Tuesday, 27 September 2011

The One Show: Lessons learned?

In my last post on this subject, I wrote about my dismay at the BBC’s lack of responsibility in putting inexperienced dog trainer Jordan Shelley on The One Show in the alarmingly titled ‘Fix my Dog’ segment. Since then, things have moved on apace, with some heartening news regarding Jordan and yet more disappointment in the BBC’s attitude.

Last week, The One Show has dropped Jordan like a hot brick. On last Thursday’s show we saw a cut-and-paste ‘debate’ in which sensible things were said via a mix of VT and studio interviews that ensured none of the participants actually interacted with each other. Presenter Matt Baker told viewers that they should not have described Jordan Shelley as the show’s dog training expert, rather as somebody they were following. Then on Friday came the announcement that the show would not be continuing with its ‘Fix my Dog’ slot. The whole thing was made to look as if the presenters or scriptwriters were to blame for the whole fiasco, rather than a lack of professionalism, research and best practice on the part of the BBC.

Despite my dismay at his training techniques, I had to sympathise with Jordan. Whatever his failings, it’s obvious that he’s absolutely devoted to dogs and he wants to make a career of training them. Of course, devotion isn't enough to make a great dog trainer, and Jordan’s approach to dog training amply illustrated the maxim that ‘a little knowledge is a dangerous thing’. But I can’t help feeling that the BBC let him down every bit as much as they did the rest of us.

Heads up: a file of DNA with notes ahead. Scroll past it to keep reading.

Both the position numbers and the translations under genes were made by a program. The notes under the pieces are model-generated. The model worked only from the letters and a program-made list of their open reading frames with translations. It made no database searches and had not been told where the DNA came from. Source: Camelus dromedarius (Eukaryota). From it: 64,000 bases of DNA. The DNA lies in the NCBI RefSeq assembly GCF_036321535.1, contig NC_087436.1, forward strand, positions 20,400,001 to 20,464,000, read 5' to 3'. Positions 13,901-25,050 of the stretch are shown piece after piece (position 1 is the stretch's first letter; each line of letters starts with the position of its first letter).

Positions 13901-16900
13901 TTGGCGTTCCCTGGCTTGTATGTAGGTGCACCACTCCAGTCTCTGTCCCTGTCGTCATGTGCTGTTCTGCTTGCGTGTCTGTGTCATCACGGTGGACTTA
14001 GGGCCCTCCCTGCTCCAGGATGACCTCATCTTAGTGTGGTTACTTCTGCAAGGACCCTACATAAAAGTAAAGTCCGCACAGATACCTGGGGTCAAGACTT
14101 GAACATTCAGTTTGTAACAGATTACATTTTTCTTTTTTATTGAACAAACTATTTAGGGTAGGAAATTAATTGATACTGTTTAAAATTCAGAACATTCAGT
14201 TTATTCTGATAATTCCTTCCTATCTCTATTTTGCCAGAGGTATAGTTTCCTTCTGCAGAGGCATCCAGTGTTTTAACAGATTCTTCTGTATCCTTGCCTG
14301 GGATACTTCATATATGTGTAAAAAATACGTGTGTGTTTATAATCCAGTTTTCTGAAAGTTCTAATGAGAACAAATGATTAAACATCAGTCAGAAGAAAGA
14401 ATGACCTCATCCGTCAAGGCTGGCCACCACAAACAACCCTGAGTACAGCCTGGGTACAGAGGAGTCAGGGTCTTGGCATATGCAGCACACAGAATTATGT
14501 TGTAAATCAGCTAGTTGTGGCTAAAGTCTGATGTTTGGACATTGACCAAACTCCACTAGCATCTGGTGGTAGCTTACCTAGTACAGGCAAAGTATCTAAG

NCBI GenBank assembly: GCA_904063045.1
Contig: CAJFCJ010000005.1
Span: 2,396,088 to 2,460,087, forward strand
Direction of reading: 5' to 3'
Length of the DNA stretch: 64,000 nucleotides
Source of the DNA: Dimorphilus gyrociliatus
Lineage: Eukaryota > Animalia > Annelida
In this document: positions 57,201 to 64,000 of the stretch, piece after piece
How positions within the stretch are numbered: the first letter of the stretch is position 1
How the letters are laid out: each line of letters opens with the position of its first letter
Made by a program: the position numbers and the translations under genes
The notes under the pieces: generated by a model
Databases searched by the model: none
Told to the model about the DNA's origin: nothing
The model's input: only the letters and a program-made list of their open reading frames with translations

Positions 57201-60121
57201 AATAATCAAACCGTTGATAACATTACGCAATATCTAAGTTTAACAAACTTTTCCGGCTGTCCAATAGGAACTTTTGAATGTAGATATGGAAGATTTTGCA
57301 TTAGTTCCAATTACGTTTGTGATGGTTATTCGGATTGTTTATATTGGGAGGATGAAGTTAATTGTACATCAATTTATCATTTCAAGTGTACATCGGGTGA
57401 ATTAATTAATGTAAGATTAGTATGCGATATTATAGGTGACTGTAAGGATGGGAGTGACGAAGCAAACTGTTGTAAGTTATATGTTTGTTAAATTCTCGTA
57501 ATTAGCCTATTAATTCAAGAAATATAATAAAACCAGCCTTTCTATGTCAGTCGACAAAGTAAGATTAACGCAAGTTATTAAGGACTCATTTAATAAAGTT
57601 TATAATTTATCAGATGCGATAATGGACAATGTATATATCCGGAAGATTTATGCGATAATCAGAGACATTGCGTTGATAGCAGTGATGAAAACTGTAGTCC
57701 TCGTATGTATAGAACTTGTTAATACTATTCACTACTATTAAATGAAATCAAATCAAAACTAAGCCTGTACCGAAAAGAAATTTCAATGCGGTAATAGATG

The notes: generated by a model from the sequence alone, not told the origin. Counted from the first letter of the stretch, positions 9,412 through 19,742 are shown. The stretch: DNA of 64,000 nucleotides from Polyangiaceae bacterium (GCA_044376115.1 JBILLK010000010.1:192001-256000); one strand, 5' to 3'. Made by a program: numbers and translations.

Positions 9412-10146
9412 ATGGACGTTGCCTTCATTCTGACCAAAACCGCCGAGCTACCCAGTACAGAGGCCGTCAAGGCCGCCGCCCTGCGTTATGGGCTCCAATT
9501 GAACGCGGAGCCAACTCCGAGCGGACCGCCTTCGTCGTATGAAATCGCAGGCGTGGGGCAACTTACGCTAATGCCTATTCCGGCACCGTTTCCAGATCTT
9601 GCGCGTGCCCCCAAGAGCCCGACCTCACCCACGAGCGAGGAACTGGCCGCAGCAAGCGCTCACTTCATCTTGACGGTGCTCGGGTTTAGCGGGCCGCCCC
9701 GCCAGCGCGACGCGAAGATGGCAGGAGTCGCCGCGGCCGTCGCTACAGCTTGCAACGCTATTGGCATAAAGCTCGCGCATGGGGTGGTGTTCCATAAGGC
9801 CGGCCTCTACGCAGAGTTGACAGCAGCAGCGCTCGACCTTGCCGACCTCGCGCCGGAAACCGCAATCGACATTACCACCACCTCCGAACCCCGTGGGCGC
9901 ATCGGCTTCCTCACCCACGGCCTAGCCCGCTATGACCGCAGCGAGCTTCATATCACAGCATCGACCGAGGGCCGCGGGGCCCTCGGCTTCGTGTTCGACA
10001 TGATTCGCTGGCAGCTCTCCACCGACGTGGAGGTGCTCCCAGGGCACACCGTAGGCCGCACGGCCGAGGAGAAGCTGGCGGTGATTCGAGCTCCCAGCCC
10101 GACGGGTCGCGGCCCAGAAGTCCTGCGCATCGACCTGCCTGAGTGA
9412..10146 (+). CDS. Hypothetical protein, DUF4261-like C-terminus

If the BBC had acted with any responsibility, they would not have accepted Jordan as their dog expert – in fact, they might have advised him to get some qualifications and experience and then come back. But leaving that aside, once the complaints started pouring in, they would also have held up their hands and admitted that they were to a large extent responsible for what the viewers saw. It was the BBC that decided to make a star of Jordan; the BBC that didn’t think an experienced professional would be better qualified to give advice on dog training; the BBC that constantly denied there was anything wrong with the slot; and the BBC that then dropped their ‘star’ and moved on as if nothing had happened.

Meanwhile, just as his career seemed to be taking off in a spectacular way, Jordan suddenly found himself an object of hostility for many of the country’s dog owners. How awful it must have been to see that career on the brink of crumbling about his ears, almost as soon as it had begun. But it seems that for all his youth and inexperience, Jordan has responded to this difficult situation in a positive and mature way that puts the BBC to shame.